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8 Tips to Create a CV Shakespeare Would Be Proud Of

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We all dream of creating that perfect CV. You know the one – the one that makes potential employers gasp, say ‘oooh’ and ‘ahhh’ and immediately know their business simply can’t do without you!

Sadly though, for many people this is not the case and employers will probably just add it to the ‘meh’ pile possibly coming back to it later on, but more than likely never giving it another thought…

So what can you do?

We’ve come up with our 8 top tips to help you build a CV that really stands out to employers, making it less likely that you’ll just be added to another pile

1. Keep it concise

No self-respecting employer will sit and try to force their way through 5 pages of writing, no matter how good it may be!

Make sure your CV is no longer than 2 pages of A4 – 22% of employers will reject a CV if it is longer than this!

Ensure it is clear, to the point and focussed!

2. Be specific!

Every CV you send should be unique to that job role.

Always make sure to include info given in the job description – but don’t just copy and paste it!

If there are any skill gaps in your experience then include transferable skills to cover these – going for a kitchen job but haven’t worked in a kitchen before? Talk about the skills you’ve gained whilst cooking at home!

3. Make it easy to read

Employers tend to just skim through CVs picking out the important information, so most will immediately reject one if it has too much text – they don’t want to be sat reading for ages, they have other things to do!

Make use of bullet points and lists as this makes it much easier for them to find the info they’re looking for Bullet Points

Remember to also use a practical font that is easy to read (PLEASE no comic sans!) and lay it out in a logical and coherent order and format

Another important point to note – if you’re going to include numbers in your CV, always express them as digits rather than words and make sure to use them in the right context (50% is far easier to relate to than £30,000)

4. Relevance

Keep your work experience interesting and relevant – an employer doesn’t want to read about all your duties and what you did every day!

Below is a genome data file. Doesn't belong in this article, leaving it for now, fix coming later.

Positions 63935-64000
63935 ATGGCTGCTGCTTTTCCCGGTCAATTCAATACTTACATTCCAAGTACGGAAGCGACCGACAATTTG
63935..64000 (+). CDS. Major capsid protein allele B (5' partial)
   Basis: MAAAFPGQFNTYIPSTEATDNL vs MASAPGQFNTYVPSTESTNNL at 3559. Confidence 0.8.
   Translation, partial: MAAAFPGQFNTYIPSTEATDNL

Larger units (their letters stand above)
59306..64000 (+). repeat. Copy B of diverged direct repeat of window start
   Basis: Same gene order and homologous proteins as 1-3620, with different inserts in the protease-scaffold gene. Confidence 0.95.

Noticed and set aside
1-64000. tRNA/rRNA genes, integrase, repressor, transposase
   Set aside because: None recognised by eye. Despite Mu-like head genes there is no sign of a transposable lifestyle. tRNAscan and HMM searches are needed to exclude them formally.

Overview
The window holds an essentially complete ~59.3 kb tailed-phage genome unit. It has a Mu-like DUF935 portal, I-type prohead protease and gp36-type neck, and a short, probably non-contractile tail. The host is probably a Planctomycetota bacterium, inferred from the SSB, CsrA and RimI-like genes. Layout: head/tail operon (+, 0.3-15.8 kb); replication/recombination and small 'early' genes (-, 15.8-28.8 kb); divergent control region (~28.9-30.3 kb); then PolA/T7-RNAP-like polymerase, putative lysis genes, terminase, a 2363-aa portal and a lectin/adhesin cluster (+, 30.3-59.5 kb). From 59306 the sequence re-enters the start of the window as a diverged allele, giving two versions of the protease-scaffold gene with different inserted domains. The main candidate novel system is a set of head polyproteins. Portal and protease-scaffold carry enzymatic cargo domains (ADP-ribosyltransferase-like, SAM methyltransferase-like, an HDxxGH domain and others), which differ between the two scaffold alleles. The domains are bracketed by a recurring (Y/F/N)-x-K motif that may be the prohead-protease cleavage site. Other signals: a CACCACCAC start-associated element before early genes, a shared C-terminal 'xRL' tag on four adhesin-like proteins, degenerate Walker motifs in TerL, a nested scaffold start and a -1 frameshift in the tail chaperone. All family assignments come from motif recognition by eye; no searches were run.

The best way to write about a job you’ve had is to say what you achieved whilst you were there. If you increased company profits or improved their reputation, say so – brag about your accomplishments! 

5. Be interesting!

When it comes to your hobbies and interests don’t just use boring clichés!

Pick some of your more unusual or distinctive ones and link them to the skills detailed in the job description. Use your interests to show off your abilities!Zzzzz

It is also worth showing a diverse range of hobbies, showing that you are an interesting and knowledgeable person!

6. Emphasise the good points!

We’ve all had jobs that weren’t particularly thrilling or the most exciting, but even these jobs have helped develop the skills we now have. When writing about your work experience, focus on the skills you have gained and highlight the positive features you’ve picked up.

7. Be sensible

Okay, this one may seem obvious, but it’s amazing how many people have email addresses such as mrincredible@… or fairygirl@… (myself included!) so it’s always a good idea to create a new, more professional one, specifically for job applications!

Being practical also covers what your CV looks like – it may seem like a great idea at the time to use that new, shiny, purple paper you’ve just got (and glitter), but guess what? 20% of employers will instantly cast aside a CV that’s on any paper other than plain, simple, white.

(On this note however, there are several companies where a more attention-grabbing CV would be acceptable – check out these 30 brilliant and inventive CVS! )

8. Check, double check and triple check!

Tick colouredThe last thing you want to do after perfecting your CV is to send it to an employer with spelling and grammar mistakes!

This is one of the top 5 reasons a CV will be binned, so make sure you thoroughly check through it (this goes for cover letters and application forms too!)

Nearly there!

We just a few other tips that are worth remembering when applying for a job:

  • Don’t put your date of birth – although rare, it’s possible to be passed over for certain jobs because of your age. If you don’t put it on, they won’t know until they interview you!
  • Don’t include a photo – a photograph can give away information such as your gender, age and looks, which again may work against you when applying for certain roles
  • Keep it updated – it is important to keep your CVs updated and add any new information as it happens – this way you won’t forget any dates or achievements!

So, you’re now armed with the knowledge needed to create a CV that you’re proud of and that really shows you off to employers. No longer will you be instantly discarded onto another pile, but will have a better chance of getting an interview and a job!

 

If you’re currently looking for a new job or career change but aren’t sure where to start, take a look at the National Careers Service skills tests – find out what your perfect job role is!

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